Helping Your Middle Schooler Find the Best Extracurricular Activities

Helping Your Middle Schooler Find the Best Extracurricular Activities
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The Value of Extracurricular Activities

Research shows that involvement in extracurricular activities is highly beneficial to youngsters, especially in the middle grades.

The National Institute for Educational Statistics reports that involvement in extracurricular activities increases a student’s interest and success in attendance, academics and a desire to pursue continuing education. The various skills that students learn while involved in these activities fosters individual skill building, as well as teamwork, helps them become more physically and mentally fit, and increases confidence.

How to Choose the Most Appropriate Activities

One way to choose which type of activities to get your middle school child involved in is to give them an informal aptitude assessment. Simply asking your child which activities appeal to them is one way to achieve this. Many students think they would like to be involved in a particular sport, such as tennis, soccer or football. Some of these students decide later that sport is not for them and move onto something else. This is still a valuable experiment in determining what activities best suit them.

Another option is to ask your child’s teacher or counselor. Sometimes a homeroom teacher is more aware of a child’s unique abilities than you are since they see them every day and observe their activities in the academic environment.

Keep in mind, though, that not all extracurricular activities are academic-based. Sports, band, drama and art are excellent activities for kids to join if they are inclined to doing these sorts of activities.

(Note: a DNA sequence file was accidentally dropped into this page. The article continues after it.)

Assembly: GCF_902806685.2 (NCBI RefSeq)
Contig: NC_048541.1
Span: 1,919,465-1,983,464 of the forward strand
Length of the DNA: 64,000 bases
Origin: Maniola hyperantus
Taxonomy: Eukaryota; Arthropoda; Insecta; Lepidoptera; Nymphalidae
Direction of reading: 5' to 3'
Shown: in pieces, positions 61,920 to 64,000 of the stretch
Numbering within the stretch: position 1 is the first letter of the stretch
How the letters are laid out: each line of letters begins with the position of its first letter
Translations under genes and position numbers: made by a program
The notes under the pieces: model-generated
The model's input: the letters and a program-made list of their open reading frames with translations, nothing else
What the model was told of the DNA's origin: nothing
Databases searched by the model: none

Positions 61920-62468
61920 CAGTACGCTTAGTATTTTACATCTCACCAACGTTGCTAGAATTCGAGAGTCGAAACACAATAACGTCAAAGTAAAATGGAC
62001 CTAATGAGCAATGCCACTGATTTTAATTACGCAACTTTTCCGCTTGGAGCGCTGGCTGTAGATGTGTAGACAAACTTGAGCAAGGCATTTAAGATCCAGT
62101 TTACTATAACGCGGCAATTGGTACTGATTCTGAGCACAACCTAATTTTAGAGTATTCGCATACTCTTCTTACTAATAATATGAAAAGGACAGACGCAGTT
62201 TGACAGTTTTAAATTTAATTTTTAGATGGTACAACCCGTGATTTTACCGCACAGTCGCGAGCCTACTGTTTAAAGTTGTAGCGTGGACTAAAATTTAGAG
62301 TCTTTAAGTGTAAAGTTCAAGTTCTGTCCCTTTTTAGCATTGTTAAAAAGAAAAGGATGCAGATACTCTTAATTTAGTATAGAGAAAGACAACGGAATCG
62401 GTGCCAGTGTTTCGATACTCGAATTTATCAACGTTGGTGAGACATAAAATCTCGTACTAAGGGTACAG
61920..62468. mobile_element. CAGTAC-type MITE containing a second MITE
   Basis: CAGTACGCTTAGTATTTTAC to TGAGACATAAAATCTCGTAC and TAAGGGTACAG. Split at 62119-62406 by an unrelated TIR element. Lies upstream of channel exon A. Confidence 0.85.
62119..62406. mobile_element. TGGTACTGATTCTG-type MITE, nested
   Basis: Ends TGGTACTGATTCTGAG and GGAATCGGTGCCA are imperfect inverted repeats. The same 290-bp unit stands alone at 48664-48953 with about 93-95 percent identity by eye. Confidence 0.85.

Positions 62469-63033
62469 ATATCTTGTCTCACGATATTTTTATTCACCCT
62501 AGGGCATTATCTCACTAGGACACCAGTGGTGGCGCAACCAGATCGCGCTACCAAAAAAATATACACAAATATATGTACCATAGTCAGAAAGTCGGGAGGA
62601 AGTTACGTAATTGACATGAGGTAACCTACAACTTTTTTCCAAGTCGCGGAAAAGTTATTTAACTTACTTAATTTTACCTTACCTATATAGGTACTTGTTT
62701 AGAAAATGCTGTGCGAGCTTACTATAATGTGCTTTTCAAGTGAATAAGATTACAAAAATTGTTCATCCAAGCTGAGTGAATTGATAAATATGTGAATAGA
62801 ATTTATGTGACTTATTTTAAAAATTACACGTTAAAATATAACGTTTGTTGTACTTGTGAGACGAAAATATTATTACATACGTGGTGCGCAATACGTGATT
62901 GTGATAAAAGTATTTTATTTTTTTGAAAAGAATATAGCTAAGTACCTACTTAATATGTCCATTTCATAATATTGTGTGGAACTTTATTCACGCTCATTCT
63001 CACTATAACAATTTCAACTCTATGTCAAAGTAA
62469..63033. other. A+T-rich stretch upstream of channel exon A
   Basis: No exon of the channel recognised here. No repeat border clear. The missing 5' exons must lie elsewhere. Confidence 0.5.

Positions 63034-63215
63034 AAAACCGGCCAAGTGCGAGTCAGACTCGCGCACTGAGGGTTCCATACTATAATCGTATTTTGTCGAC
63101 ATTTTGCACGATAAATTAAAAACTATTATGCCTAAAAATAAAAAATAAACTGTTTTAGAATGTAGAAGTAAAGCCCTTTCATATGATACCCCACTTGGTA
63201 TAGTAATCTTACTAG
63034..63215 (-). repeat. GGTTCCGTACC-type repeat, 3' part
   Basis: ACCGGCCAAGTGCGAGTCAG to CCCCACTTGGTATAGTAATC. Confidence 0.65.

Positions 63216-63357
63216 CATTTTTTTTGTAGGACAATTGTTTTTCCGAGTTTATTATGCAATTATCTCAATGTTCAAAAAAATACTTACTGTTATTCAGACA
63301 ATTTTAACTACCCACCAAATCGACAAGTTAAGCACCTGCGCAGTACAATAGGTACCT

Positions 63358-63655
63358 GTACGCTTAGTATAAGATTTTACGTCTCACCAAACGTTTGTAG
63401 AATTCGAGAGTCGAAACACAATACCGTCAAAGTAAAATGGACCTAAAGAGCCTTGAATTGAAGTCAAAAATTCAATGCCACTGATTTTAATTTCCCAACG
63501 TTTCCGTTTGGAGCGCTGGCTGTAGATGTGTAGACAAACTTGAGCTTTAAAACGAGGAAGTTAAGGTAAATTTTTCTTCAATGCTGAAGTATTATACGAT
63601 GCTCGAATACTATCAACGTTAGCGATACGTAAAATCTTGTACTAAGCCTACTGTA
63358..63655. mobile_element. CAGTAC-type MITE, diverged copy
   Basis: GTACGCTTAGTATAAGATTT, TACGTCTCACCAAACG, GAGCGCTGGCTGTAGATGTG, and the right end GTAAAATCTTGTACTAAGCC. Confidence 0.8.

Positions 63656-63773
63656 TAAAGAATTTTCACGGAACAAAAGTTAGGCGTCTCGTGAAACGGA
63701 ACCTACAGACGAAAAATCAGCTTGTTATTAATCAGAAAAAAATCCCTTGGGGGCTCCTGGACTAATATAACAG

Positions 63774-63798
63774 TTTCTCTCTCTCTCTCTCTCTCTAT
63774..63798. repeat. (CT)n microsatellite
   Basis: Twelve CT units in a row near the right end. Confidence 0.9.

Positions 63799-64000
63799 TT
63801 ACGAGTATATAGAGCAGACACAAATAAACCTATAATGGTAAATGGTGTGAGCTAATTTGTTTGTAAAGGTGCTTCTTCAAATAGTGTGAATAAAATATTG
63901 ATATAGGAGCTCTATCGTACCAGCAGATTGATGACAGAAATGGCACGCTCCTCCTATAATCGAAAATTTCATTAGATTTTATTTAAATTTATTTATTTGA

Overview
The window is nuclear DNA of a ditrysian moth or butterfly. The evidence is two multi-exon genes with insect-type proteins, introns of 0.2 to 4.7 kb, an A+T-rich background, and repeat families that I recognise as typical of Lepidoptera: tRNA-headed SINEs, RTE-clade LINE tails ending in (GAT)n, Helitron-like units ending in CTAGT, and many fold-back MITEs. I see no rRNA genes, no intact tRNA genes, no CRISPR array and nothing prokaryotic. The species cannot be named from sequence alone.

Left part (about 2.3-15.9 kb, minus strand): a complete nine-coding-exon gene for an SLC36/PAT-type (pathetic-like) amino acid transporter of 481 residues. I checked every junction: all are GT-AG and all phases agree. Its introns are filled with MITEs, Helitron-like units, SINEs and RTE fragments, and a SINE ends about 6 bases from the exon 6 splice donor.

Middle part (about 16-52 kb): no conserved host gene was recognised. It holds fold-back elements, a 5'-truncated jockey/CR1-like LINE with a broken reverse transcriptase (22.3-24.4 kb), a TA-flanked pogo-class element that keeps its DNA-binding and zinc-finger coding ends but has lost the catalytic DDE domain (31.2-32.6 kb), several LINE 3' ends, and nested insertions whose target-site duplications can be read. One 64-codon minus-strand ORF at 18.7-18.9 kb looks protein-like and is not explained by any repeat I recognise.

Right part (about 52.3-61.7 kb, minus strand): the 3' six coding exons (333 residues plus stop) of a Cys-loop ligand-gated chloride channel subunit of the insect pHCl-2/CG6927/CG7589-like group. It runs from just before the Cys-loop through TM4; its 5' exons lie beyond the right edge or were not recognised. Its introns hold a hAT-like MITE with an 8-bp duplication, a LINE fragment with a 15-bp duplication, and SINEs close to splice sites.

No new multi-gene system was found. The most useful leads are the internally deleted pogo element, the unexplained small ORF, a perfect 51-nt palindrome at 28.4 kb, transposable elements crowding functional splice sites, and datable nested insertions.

Sports Activities

There are many different sports activities available for kids to join. From basketball to baseball to football and cheerleading, there seems to be something for everyone.

Remember, just because you or your spouse was an avid sports player in school does not mean your child will be. Some parents make the mistake of believing that their child will excel in athletics just because they join a school team. Not every child is cut out for athletics physically and mentally.

The best thing is to let them try it, and push them to do their best, but let them decide if it’s right for them.

Fine Arts Programs

One of the most rewarding types of activities is getting involved in drama, art or music programs. Most schools have band and chorus programs that allows kids to compete with other schools in music activities, drama and art programs allow them to be in school plays or design sets. All of these programs are valuable if the student enjoys them. They not only foster confidence in the arts and their own talents but also help build a sense of teamwork.

Middle School is a Transition Age

One thing to keep in mind is that middle school is a transition age. This means that kids are in the middle of elementary and high school. They may try one thing and then another, in an effort to “find themselves.” That is okay. You should let them do some of this experimentation, so that they can find their true north in terms of what they truly enjoy and excel in.

Often there is an undiscovered talent that kids display later on that was not evidence in the beginning. Gifted and talented programs are often helpful in this way. They allow kids to try certain projects that inspire them to be innovative and creative. The problem with GT programs though, is that they often do not recognize other forms of genius and these programs often have strict criteria to get in. The best GT programs are those that recognize that not every gifted child is the best student and true genius does not always fit the mold they have in mind. It comes in many forms.

Entrepreneurship Programs

One program that is started to crop up more in the more progressive schools is entrepreneurship programs for middle school and high school students. The popular show, “Shark Tank,” features some child entrepreneurs that have created a million-dollar business from their home with the help of teachers and parents in their home communities.

Even if your child doesn’t become the next Daymond John, it’s still a good idea to foster a sense of independent creativity. This will come in handy in the workplace and in life, even if they never create their own business or next million-dollar idea.

Encourage Your Child

Whatever you choose to let you child try, be an encourager, even when they don’t succeed in various activities, until they find what they are most comfortable with. Remember, the world is a big place. There’s plenty to learn and do. The key is to build excitement for all the activities they do and cheer them on. With time, their true talents will emerge.